With the advent of the internet and especially the World Wide Web in the early 1990’s, online sources such as Ancestry.com became the most commonly referenced source for new information. One researcher might reference a second, who then references a third, who referenced the first researcher in a round–robin fashion making much the published information dubious at best. Indeed, for genealogy purposes, the World Wide Web can become very tangled.
I have hesitated putting too much stock in undocumented claims from the internet. For example, the wife of Thomas1 was claimed to be Elinor Whitington in various spellings by many researchers. Those researchers providing source information generally referred to “Jacobus” as the original source of Ellen’s maiden name. About a month ago, I finally decided to locate the source material and, after a trip to the Muskegon, Michigan genealogy library, we now happily provide the full reference in PDF format for all to read and understand.
According to Wikipedia, Donald Lines Jacobus was “widely regarding among genealogists as the dean of American genealogy during his lifetime.” Jacobus established the New Haven Genealogical Magazine in 1922, which became The American Genealogist ten years later. In the July 1950 edition he published a brief entitled, “Dickerman Origin in England”. In the two page brief, Jacobus describes how the late Horace Dickerman left with him a file, “to be kept in a private file and not divulged during his lifetime.” The file provided information “obtained from the late Col. Charles E. Banks some clues to the original of the Dickerman family in England.” Evidently, by 1950, Jacobus felt enough time had passed that he could publish the information. In the brief, Jacobus outlines several English Court records dated 1619 and 1620, describing the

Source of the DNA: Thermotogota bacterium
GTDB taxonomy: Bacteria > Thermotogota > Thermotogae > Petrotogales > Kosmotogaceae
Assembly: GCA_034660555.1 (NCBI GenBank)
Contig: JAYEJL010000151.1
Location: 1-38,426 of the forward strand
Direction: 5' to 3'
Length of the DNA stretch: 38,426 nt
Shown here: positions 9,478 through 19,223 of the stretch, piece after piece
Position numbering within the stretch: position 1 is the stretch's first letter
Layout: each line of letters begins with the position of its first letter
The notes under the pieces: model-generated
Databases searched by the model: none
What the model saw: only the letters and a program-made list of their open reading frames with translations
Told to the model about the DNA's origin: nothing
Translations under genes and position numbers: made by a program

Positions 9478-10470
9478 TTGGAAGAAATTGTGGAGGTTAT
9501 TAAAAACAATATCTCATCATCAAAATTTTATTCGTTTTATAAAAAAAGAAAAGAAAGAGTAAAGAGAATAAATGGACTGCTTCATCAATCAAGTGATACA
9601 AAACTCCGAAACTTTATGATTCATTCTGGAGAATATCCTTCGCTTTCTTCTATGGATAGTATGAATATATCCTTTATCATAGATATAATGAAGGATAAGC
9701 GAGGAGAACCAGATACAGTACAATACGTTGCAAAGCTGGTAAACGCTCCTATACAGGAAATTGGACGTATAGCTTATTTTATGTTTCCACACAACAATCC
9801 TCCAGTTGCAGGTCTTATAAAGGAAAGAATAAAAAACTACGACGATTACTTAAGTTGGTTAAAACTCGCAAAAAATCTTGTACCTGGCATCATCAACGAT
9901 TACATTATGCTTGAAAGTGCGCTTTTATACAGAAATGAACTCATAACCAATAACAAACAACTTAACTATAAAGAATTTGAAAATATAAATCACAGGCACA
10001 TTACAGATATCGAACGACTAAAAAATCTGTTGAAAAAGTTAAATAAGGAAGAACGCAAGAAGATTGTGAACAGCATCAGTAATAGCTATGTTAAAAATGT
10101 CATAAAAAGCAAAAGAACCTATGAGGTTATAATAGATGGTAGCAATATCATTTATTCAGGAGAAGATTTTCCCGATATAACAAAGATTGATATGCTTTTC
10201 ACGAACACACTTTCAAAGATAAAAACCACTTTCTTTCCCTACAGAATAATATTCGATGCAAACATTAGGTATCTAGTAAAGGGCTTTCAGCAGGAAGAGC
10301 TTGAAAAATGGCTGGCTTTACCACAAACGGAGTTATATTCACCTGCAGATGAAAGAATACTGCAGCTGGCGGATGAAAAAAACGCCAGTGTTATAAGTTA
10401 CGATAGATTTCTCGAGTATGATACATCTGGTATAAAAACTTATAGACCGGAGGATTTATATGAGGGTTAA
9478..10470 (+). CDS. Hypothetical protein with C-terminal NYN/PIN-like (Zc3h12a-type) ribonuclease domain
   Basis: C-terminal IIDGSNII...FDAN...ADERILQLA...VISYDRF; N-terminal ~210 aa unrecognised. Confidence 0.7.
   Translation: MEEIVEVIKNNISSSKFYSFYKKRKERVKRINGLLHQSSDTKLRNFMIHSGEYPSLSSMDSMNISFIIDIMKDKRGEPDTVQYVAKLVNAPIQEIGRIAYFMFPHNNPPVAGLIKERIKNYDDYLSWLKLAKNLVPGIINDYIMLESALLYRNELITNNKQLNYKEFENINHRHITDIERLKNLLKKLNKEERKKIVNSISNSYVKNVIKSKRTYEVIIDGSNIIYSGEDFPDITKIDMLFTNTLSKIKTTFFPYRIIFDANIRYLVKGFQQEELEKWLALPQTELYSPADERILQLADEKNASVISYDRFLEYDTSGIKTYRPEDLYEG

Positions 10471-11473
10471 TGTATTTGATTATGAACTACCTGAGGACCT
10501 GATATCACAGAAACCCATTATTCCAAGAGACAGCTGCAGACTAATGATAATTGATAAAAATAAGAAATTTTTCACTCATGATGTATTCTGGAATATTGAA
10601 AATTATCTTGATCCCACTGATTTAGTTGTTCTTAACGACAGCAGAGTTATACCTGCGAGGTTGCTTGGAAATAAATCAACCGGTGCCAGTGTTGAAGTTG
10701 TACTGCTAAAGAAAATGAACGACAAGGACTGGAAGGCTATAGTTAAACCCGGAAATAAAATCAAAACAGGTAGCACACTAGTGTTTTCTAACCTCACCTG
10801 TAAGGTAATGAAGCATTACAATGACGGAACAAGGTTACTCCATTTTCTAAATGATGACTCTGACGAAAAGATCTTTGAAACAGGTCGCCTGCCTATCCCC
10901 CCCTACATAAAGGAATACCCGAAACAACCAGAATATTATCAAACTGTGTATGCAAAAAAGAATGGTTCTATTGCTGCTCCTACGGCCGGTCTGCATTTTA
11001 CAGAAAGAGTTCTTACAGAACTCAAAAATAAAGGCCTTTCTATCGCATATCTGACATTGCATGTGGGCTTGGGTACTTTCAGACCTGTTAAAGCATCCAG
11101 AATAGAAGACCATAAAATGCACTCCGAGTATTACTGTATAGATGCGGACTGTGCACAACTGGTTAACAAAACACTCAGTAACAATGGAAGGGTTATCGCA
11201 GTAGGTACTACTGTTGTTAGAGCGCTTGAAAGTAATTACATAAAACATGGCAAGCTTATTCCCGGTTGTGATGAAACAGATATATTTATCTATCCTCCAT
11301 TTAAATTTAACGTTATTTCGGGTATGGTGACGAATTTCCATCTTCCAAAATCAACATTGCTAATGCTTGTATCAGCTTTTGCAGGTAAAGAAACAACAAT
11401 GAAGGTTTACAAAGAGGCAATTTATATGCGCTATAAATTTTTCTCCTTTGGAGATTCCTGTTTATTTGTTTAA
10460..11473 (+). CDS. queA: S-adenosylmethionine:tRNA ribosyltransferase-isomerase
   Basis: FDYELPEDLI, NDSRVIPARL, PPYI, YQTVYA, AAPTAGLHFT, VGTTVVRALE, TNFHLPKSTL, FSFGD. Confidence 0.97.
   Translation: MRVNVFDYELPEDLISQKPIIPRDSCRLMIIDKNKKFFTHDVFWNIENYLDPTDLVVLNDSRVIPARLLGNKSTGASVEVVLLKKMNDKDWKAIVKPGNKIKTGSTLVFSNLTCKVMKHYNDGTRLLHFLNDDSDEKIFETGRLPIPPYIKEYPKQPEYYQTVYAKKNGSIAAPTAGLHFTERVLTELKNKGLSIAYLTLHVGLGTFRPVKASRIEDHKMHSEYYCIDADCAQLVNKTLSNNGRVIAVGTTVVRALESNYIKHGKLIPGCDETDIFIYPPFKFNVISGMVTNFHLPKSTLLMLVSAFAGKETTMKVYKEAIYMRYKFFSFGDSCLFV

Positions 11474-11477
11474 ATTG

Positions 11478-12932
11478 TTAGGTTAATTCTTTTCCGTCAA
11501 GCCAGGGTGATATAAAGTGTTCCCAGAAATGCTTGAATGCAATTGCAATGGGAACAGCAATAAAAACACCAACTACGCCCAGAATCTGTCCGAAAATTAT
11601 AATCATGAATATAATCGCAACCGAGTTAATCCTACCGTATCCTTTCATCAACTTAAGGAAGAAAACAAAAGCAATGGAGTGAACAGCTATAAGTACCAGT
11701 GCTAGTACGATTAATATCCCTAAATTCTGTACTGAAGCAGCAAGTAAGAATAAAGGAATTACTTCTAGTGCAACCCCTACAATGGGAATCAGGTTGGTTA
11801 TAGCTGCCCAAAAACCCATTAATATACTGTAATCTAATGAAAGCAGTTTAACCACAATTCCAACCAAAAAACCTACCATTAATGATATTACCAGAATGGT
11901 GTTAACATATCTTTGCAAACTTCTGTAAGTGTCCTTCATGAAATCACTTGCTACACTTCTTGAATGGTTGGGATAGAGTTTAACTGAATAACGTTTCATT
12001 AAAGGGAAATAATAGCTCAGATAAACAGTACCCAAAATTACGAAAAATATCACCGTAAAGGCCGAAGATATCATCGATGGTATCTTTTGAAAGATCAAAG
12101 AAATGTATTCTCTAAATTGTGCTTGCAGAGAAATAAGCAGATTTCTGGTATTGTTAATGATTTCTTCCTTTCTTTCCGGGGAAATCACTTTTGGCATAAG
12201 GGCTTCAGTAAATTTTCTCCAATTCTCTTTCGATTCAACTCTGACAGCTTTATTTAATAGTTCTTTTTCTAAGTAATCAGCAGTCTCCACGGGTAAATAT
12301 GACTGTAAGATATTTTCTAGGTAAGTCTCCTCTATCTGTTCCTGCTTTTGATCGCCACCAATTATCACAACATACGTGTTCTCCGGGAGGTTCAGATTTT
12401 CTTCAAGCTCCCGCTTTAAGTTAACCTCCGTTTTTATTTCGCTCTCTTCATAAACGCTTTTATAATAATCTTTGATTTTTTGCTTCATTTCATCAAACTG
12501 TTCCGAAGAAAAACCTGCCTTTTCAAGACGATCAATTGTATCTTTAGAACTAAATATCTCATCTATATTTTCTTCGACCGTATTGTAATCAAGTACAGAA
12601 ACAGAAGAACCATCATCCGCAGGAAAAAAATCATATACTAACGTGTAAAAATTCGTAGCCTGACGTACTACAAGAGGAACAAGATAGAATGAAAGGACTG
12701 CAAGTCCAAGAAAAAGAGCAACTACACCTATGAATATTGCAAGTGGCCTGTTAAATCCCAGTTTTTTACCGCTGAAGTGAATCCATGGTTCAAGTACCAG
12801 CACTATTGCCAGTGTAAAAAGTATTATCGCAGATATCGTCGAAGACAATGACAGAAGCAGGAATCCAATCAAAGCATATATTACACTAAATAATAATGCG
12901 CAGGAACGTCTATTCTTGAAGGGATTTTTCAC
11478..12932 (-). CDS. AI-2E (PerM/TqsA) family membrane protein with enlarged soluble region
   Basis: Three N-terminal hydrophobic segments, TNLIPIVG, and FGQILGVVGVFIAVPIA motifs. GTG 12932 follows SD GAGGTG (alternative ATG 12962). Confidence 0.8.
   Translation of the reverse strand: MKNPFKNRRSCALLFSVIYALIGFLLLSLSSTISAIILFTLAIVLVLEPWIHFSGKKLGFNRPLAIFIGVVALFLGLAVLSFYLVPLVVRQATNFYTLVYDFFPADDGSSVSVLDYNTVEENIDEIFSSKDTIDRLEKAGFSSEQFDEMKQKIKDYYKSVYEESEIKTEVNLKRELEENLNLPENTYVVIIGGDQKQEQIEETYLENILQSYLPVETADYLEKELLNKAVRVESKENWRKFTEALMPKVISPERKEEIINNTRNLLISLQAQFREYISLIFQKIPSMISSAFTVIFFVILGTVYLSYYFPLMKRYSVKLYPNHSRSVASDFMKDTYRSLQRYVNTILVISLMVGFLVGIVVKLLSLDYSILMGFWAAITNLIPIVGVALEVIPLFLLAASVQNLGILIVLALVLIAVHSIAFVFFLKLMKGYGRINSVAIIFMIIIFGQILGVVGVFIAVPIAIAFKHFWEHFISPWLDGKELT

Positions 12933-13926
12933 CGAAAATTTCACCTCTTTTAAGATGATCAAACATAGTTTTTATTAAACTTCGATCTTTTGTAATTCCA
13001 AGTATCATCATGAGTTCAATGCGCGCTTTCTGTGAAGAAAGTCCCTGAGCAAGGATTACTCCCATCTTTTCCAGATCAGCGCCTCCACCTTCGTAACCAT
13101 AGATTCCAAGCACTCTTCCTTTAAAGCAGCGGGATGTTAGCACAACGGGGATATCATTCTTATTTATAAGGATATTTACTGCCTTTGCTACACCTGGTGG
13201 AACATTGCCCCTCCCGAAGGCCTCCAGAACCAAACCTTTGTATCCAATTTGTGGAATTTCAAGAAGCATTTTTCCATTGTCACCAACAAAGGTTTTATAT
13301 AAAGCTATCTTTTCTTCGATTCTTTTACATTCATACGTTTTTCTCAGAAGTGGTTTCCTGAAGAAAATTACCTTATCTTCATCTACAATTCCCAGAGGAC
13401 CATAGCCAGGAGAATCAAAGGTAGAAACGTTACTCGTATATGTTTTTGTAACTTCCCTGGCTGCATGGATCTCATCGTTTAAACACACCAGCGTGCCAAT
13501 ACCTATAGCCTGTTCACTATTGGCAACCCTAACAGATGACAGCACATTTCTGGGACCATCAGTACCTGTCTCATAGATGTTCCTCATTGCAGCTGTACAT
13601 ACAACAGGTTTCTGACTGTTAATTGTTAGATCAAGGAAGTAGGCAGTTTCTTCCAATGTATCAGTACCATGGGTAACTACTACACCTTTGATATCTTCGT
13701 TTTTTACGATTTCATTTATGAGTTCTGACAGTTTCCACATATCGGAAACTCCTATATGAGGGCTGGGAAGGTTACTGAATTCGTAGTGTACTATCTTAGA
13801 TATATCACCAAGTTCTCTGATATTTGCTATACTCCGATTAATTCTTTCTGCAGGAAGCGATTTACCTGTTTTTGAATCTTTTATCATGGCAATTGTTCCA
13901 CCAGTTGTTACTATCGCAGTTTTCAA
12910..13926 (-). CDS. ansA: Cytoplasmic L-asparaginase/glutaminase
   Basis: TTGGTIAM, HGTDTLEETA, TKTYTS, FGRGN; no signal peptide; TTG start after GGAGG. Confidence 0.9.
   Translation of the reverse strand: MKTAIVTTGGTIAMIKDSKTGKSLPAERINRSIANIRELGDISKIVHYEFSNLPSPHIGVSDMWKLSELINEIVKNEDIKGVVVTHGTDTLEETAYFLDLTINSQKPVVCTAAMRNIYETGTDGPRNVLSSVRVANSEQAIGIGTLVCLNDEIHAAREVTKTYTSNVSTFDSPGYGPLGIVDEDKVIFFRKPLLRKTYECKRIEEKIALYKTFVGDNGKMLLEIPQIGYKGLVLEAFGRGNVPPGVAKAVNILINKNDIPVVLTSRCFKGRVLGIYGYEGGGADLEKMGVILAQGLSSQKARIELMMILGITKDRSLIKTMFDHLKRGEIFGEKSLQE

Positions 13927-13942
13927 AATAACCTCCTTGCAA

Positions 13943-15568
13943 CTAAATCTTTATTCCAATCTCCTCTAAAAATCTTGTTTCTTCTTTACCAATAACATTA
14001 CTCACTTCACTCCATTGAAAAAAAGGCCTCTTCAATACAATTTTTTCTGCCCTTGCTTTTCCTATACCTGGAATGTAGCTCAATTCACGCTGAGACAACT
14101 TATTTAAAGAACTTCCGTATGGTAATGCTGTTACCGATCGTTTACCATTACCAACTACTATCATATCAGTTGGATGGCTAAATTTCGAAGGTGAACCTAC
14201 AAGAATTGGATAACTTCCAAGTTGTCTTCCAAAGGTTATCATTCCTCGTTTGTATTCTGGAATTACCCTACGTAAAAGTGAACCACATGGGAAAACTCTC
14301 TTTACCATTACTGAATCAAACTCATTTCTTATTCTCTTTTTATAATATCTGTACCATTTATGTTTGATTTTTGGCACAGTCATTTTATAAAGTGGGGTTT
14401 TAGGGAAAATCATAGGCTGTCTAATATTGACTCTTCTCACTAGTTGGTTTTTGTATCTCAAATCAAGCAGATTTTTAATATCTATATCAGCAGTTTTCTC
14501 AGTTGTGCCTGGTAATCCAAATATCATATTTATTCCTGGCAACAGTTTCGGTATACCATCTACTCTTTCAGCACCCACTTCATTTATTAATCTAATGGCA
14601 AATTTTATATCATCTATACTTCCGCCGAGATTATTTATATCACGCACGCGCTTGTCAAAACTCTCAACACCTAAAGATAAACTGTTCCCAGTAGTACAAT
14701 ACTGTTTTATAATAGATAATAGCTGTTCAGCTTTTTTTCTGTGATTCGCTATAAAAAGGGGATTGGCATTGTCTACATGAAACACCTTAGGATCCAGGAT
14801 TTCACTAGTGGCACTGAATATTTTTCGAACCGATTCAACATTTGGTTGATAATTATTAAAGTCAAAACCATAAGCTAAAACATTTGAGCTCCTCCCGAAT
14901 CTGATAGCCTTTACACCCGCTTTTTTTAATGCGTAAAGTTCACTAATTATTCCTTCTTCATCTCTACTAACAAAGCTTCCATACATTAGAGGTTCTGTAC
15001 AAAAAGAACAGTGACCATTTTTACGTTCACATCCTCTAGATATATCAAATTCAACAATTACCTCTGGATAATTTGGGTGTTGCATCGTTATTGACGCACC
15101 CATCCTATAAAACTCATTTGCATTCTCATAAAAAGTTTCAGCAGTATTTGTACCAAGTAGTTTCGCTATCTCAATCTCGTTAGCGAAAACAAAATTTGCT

“Pleading of Alice Dickerman, widow of George Dickerman, of Marston Morteyne, co. Bedford, deceased, cook, and Thomas Dickerman, their ‘Natural son’ (eldest). [‘Natural’ here means by nature or blood.] Thomas was an apprentice in London. Sent £40 up to London to his brother Abraham, then and yet inhabiting in London, in trust for Thomas.”
Further, Jacobus provides from the Parish Register, Little Missenden, Bucks., this entry:
“Thomas Dickerman and Elinor Whittington married Oct. 20, 1631.”
And from the Parish Register, Amersham, Bucks:
“John Whittington and Margaret Hill married Oct. 12, 1601.”
“Interested descendants should not find it too difficult or costly, by having these clues followed in other English records, to obtain confirmatory data and to trace the line further back.”
Never having traveled to England, I have not had the opportunity to search the original documents. However, cousin Jeffrey Frank12 Dickerman currently lives in London. A message from Jeff received just a couple of days ago indicates he’s living ” less than a mile from Southwark Cathedral where some milestone events took place for Thomas and his family. Looks like things have come full circle now.”